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Economy and Business


Feds pull funds to study privatizing Ohio turnpike
The Federal Highway Administration pulls funding to research privatizing the 241-mile toll road
by WKSU's M.L. SCHULTZE
and ALISON RITCHIE


Web Editor
M.L. Schultze
 
Kasich cites Indiana as a success story. In 2006, it entered into a 75-year lease with a foreign company for nearly $4 billion.
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Governor Kasich’s plan to privatize the Ohio turnpike has taken a step back. The Federal Highway Administration revealed Friday that it’s withdrawing its funding to research the proposal. WKSU’s M.L Schultze reports.
Ohio loses turnpike study funds

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The Ohio Department of Transportation is reapplying for one and half million dollars in federal funds to study the privatization of the Ohio Turnpike. But the Director of the Ohio Department of Transportation, acknowledges he’s not optimistic that the new proposal will change the feds’ minds. 

The Federal Highway Administration revoked its earlier approval of the funds, after getting a letter from Northern Ohio’s Congressional Democrats. They argued that the study would be a misuse of federal money. 

Director Wray insists the proposal has merit. 
“Now it appears we’ve moved into a political arena. As we revise our request, it appears from my request that politics has stepped in, and we’ll see how it comes out.”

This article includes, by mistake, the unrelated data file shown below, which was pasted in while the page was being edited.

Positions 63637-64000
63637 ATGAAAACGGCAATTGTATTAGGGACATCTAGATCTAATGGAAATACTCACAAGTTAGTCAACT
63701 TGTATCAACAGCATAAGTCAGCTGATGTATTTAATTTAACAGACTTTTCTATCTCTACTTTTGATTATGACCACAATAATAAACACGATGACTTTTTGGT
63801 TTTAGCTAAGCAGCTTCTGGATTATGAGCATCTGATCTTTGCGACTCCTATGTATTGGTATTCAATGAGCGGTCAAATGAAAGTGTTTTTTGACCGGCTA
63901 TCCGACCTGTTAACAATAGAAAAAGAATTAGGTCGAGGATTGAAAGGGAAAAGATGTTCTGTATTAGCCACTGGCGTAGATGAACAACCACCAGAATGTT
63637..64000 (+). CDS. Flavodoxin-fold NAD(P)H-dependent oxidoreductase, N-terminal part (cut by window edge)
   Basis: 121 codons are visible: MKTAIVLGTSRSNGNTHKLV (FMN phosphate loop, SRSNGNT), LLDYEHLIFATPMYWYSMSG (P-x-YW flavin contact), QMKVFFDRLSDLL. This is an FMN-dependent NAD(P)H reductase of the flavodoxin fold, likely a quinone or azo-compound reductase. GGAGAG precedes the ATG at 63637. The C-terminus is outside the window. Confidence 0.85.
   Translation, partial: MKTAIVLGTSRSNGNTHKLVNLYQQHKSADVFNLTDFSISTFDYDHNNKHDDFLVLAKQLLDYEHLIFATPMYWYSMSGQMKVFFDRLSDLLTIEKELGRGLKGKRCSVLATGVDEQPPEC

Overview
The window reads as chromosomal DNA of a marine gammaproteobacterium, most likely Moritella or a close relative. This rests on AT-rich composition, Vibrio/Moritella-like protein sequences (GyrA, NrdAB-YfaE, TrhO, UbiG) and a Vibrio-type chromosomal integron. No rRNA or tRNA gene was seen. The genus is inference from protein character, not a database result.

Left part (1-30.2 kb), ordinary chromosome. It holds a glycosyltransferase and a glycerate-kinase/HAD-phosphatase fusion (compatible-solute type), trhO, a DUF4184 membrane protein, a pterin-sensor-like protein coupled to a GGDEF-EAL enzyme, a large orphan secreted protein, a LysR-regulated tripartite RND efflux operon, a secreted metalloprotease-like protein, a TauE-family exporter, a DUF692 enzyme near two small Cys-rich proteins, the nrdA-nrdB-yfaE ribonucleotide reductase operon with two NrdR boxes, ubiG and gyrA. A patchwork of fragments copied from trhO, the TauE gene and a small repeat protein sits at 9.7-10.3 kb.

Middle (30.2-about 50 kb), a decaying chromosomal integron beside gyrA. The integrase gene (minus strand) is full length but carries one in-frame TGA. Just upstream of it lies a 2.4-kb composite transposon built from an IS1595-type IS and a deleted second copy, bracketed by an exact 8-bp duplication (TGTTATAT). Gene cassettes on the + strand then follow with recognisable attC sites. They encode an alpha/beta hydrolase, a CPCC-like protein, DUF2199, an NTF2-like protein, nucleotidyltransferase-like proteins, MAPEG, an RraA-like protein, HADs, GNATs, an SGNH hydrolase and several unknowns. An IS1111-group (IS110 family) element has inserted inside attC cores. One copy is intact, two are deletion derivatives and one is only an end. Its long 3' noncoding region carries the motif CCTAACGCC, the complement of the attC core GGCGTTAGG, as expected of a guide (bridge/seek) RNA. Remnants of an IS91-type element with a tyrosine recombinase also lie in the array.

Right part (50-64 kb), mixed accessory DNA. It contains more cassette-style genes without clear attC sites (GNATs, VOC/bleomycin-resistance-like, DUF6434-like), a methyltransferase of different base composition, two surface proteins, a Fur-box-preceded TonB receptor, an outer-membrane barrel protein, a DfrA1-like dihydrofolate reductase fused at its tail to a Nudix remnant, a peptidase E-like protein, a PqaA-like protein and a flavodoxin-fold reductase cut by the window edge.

Governor Kasich has continually argued that privatization of the turnpike could generate at least 3-billion dollars. He says that extra revenue could help rebuild infrastructure around the state.
"You know what we can do with that money?  We can begin the process of dredging our harbors.  We can begin the process of fixing our arteries… developing the kind of infrastructure in Ohio that – number one – creates jobs upfront because they will be shovel-ready.  Number two – they will be designed to put roads in places where we can improve productivity."

Kasich cites Indiana as a success story.  In 2006, it entered into a 75-year lease with a foreign company for nearly $4 billion.

But Congressman Ryan, who leads the opposition, says Indiana is a warning for Ohio.
"When Indiana privatized their turnpike, you saw almost a 150 percent increase in the tolls.  Because of the high tolls, you push traffic off into the smaller communities that then have nore wear and tear and more congestion, and then they’re forced to make investments that maybe they don’t have the money for."

ODOT director Wray says if the new application is rejected, the state will have to look for other options to move forward with the turnpike study.
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